Ride In 7/9: Thyme Trials

First commute of the week. Light rain. Air like custard. Not in a good way.

I put some non-custardy air in my tires prior to leaving and that made a tremendous difference in the quality of my ride on these new tires. I was a bit trepidatious before the ride since this was my first ride on wet roads with the new tires, but they seemed to do all right and I managed to not fall over or skid or come close especially close to falling over but maybe I can attribute this to my handlebar mounted gyroscope and my years of acrobatic training.

Would you date someone without fenders on his bike? Would you marry him? Is this why couples ride side-by-side? To avoid the road spray and the relationship questions that arc up with it?

I see a lot of drivers who half-park. You know, like they could get into the parking spot the whole way, but since they're idling, maybe to pick up a passenger, they choose not to and instead take up a parking spot and block the bike lane. Just park. It's ok.

Another taxi u-turning in front of me across the Pennsylvania Avenue cycletrack. I ride this route twice a day for a total of maybe 15 minutes in aggregate between morning and evening commutes and I think I average about one illegal u-turn every three commutes. Am I just happening to witness an anomaly (traveling at the times when drivers are most likely to make u-turns) or are my observations a representative sample of how frequently this is happening? Though I suppose it doesn't matter if you wind up on the hood of an anomaly or under the wheels or a representative sample. Here's a letter from our good friends at the Commission of Fine Arts to Jim Sebastian of DDOT concerning the Pennsylvania Avenue bike lanes prior to their installation (emphasis mine):

26 March 2010
Dear Mr. Sebastian:
In its meeting of 18 March, the Commission of Fine Arts reviewed the concept design for bicycle lanes on Pennsylvania Avenue between 3rd and 15th Streets, NW. The Commission approved the proposed design without colored pavement on the bicycle lanes or median, noting the importance of the avenue's design character as a prominent visual symbol of the nation. The Commission also recommended against the installation of reflective plastic stanchions, commenting that these would be intrusive and incompatible elements in this iconic streetscape.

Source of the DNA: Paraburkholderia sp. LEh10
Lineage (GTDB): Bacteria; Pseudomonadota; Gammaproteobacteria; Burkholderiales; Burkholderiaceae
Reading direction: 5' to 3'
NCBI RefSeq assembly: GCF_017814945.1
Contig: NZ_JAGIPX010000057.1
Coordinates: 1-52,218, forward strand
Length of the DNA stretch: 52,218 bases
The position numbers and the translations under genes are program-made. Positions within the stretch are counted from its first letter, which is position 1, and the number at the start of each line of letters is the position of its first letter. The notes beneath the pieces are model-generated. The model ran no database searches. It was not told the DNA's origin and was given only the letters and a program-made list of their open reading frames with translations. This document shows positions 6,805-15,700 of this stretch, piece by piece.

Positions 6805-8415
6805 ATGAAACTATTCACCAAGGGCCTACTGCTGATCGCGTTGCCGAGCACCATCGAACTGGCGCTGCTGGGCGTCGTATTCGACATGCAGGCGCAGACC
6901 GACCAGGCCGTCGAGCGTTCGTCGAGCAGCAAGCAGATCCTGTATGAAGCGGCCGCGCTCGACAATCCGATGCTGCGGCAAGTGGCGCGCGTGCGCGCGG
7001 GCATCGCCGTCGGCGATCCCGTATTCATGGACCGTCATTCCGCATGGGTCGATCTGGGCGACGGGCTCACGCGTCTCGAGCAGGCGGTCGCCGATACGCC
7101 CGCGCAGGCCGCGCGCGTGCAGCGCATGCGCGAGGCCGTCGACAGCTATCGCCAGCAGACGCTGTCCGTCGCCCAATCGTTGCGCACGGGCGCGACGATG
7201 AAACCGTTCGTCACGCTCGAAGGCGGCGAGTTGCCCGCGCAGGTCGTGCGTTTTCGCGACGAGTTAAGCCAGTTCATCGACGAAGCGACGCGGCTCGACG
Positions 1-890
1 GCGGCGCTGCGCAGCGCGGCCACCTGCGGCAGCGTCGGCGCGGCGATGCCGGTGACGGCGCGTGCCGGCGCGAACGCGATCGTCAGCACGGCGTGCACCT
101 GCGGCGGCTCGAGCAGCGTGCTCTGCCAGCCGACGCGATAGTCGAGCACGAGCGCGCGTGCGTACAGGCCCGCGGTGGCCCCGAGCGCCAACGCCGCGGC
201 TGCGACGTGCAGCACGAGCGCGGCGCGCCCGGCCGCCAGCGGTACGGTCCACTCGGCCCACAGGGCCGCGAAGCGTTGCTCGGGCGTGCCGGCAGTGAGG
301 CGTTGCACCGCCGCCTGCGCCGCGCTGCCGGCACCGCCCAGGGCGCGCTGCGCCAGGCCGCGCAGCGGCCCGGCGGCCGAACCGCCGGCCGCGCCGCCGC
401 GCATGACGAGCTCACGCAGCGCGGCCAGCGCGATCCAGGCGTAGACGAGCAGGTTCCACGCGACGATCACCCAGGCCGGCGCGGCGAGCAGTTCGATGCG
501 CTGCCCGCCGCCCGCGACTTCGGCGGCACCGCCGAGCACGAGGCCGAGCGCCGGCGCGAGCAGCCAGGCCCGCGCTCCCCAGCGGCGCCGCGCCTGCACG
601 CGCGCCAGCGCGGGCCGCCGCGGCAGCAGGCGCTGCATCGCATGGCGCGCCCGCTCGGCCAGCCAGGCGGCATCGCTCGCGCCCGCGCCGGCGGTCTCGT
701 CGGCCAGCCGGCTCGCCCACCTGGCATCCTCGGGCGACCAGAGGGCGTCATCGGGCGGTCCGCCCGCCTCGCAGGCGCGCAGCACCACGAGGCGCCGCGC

The Commission delegated the review and approval of the final design to the staff which, as always, is available to assist you with the next submission.
/s/Thomas E. Luebke, AIA

So, just remember that if a driver ever injures you making a u-turn because there are no protective bollards to prevent them, at least an iconic streetscape has been kept free from intrusion and incompatibility. Your unwavering commitment to aesthetics is vastly more important than the trifling pecuniary matter of your hospital bills or replacing a broken bicycle.

Further along Penn, I looked over and saw a guy riding next to me. Um, ok. I decided to pedal faster since I wasn't really looking for a bike buddy. Maybe some other day.

I think the place I'd be most likely to be collided into by another bicyclist in on 15th between Rhode Island and Massachusetts. The pavement there is especially bad in the southbound side of the cycle track and there seems to be more than usual amount of rush from bicyclists when the light to cross Rhode Island turns green. I'd rather not be the victim of someone trying to race past another cyclist and focusing so much on that endeavor that they fail to notice me toddling along in the opposite direction. I'd also rather not be the victim of an expensive, nuanced and elaborate art heist and this is why I don't purchase expensive art. That and having no money and no taste in fine art. My idea of good art is dogs riding their bikes in a protected bike lane along Pennsylvania Avenue.

Someone explain me this. Why leave the bike lane to wait at the corner when you can just wait in the bike lane? They got back in the bike lane on the other side of the intersection. I also think that the first guy, the one closer to the black Prius, might be the official videographer for BicycleSpace.

Maybe this is why I'm so pissy about the PennAve u-turns today. Four years.

Ride up Mass was fine. Trees were cleared. Traffic, especially bicycle traffic, seemed lighter than usual. Maybe they'll all be out this afternoon, when it's nicer.


  1. To quote a fellow cyclist on how to approach intersections:
    "If there is a que of cars at a stop light that are not moving it is safer for the bicyclist AND more efficient for the car traffic if the biker passes on the right and waits in the crosswalk for the light to change."
    So pass cars on the right and get into that crosswalk. If possible, also block the handicap ramp. Impeding pedestrians at your utmost convenience is the goal.

  2. I sometimes, especially if I'm carrying a lot of weight on the back of my bike, pull over to the curb if I need to stop for long. Putting my right foot on the curb allows me to keep the bicycle more upright and thus I don't have to support the weight on the back with my leg as would be the case otherwise.